Yearly Targets 2018

  • 164 Replies
  • 11407 Views

0 Members and 1 Guest are viewing this topic.

Wilshire

  • *
  • Administrator
  • Old Name
  • *****
  • Enshoiya
  • Posts: 5764
  • Do you remember the words?!
    • View Profile
« Reply #135 on: August 30, 2018, 12:04:04 pm »
The Emperor's Blades (Chronicle of the Unhewn Throne) by Brian Stavely (30)
Wow what a great book. 10/10 would read again. Well written, nicely realized world with some lost pre-human race stuff. A sect of monks that are basically proto-dunyain, a guild of supped up assassins, and a bureaucrat all get thrust into some crazy wold domination plot led by some unknown figure.
So good!

Going to have to read more to get to 52 this year. I think I'm like 3 books behind or something? So immediately on to Court of Broken Knives (Empires of Dust) by Anna Smith Spark.
One of the other conditions of possibility.

MSJ

  • *
  • The Afflicted Few
  • Old Name
  • *****
  • Yatwer's Baby Daddy
  • Posts: 2288
  • "You killed the wolf"
    • View Profile
« Reply #136 on: August 30, 2018, 03:37:32 pm »
Quote from:  Wilshire
The Emperor's Blades (Chronicle of the Unhewn Throne) by Brian Stavely (30)
Wow what a great book. 10/10 would read again. Well written, nicely realized world with some lost pre-human race stuff. A sect of monks that are basically proto-dunyain, a guild of supped up assassins, and a bureaucrat all get thrust into some crazy wold domination plot led by some unknown figure.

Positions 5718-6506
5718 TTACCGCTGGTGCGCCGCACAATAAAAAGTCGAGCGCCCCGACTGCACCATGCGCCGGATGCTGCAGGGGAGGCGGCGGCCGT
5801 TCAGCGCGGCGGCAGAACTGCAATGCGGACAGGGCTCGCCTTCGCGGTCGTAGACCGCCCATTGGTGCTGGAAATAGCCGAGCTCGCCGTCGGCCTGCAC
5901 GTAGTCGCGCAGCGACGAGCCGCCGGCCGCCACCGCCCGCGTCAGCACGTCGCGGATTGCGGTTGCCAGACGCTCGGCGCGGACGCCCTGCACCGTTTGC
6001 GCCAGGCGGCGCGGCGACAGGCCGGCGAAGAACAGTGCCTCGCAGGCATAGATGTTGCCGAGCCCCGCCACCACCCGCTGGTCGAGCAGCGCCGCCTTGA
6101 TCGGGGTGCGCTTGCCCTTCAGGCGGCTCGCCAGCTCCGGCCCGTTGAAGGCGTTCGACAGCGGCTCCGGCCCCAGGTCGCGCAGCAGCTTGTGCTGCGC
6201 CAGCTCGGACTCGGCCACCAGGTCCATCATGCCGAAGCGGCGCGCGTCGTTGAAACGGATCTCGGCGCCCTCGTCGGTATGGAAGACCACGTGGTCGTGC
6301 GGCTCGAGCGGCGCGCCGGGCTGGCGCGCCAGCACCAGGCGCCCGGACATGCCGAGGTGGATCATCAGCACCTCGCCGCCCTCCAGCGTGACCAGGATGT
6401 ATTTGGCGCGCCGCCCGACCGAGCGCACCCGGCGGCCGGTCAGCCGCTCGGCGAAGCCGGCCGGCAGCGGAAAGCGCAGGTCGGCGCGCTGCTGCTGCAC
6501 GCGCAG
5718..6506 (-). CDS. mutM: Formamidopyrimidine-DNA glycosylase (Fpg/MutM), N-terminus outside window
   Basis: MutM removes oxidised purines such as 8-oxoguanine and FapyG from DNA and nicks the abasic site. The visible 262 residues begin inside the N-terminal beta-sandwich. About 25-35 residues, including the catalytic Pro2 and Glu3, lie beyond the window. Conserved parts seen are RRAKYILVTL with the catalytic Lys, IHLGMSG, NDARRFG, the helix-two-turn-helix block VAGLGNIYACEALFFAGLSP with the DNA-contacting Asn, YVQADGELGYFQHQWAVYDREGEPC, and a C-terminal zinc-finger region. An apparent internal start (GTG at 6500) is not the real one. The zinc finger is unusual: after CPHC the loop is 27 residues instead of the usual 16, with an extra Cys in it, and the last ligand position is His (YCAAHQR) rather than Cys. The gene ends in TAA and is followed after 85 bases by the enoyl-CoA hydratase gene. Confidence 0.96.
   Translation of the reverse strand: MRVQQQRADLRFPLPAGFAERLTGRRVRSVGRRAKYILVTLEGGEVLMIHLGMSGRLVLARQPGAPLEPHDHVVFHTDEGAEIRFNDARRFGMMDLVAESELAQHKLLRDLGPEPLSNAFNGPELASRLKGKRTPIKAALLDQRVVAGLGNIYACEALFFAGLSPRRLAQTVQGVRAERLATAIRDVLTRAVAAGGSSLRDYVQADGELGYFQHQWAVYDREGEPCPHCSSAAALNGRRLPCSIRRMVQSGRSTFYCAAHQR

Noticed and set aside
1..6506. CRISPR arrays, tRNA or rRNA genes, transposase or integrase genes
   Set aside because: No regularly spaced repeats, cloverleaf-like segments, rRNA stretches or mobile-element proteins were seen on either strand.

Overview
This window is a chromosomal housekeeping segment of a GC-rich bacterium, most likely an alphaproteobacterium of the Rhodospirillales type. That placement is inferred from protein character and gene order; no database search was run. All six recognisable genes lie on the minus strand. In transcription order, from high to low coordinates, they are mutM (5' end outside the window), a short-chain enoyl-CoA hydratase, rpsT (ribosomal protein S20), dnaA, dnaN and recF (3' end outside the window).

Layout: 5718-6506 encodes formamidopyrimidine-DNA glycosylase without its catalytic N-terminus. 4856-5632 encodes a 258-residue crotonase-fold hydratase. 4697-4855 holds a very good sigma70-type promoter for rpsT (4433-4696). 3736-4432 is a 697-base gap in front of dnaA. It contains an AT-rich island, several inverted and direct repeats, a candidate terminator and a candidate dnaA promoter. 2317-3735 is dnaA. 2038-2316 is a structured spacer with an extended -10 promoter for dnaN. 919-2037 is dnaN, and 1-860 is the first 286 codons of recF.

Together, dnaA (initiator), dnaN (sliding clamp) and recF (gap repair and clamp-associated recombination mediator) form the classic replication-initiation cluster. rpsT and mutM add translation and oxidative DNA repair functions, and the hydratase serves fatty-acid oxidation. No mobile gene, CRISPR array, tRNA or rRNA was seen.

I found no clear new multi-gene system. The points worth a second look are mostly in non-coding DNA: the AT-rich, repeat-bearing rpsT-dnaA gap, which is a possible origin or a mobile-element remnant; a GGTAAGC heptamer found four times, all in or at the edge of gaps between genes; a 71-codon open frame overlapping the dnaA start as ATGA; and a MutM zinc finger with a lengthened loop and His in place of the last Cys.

So good!

Is indeed a great book. I found that by simply googling, "best fantasy 2017-18". There were a few more I found that I feel will be excellent reads also. Just haven't got around to them.

Really excited for part II of Chronicles of Unhewn Throne. This is a series with which there are endless possibilities. The "old" God's(rather what passes for them) showing up later, just opens up so much. I can't remember the main characters name atm, but I live the route he took, again could go a number of different routes. Just an excellent world Stavely has set a foundation upon.
“No. I am your end. Before your eyes I will put your seed to the knife. I will quarter your carcass and feed it to the dogs. Your bones I will grind to dust and cast to the winds. I will strike down those who speak your name or the name of your fathers, until ‘Yursalka’ becomes as meaningless as infant babble. I will blot you out, hunt down your every trace! The track of your life has come to me,

MSJ

  • *
  • The Afflicted Few
  • Old Name
  • *****
  • Yatwer's Baby Daddy
  • Posts: 2288